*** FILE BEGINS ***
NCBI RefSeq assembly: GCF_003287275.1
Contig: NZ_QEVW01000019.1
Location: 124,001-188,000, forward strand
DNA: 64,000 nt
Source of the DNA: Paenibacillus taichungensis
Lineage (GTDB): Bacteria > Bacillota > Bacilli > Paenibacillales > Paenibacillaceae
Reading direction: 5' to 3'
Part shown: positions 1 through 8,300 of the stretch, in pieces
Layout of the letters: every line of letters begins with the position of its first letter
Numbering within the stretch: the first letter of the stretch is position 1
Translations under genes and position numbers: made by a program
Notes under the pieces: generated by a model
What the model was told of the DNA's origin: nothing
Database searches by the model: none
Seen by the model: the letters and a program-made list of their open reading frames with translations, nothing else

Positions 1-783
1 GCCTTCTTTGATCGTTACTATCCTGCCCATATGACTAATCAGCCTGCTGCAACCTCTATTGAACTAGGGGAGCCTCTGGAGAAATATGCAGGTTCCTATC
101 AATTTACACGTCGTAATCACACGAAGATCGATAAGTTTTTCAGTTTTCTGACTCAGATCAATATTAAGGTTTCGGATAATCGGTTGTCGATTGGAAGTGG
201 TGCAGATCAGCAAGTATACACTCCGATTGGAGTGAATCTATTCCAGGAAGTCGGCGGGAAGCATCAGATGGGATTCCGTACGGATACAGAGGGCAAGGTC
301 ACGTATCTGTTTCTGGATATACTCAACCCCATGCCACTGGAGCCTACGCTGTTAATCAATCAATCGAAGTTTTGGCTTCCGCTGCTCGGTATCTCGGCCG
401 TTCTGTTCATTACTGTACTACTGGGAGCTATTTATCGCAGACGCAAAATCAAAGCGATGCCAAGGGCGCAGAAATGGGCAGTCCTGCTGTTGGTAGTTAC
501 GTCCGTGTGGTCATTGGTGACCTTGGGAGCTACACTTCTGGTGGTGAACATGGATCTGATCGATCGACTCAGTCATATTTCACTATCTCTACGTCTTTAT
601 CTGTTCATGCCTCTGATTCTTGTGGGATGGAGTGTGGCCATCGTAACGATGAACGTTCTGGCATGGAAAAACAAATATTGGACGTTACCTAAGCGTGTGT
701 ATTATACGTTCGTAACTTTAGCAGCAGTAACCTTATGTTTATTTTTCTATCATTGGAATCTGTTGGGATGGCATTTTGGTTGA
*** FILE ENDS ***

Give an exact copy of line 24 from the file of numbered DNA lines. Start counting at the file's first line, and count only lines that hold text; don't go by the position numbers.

701 ATTATACGTTCGTAACTTTAGCAGCAGTAACCTTATGTTTATTTTTCTATCATTGGAATCTGTTGGGATGGCATTTTGGTTGA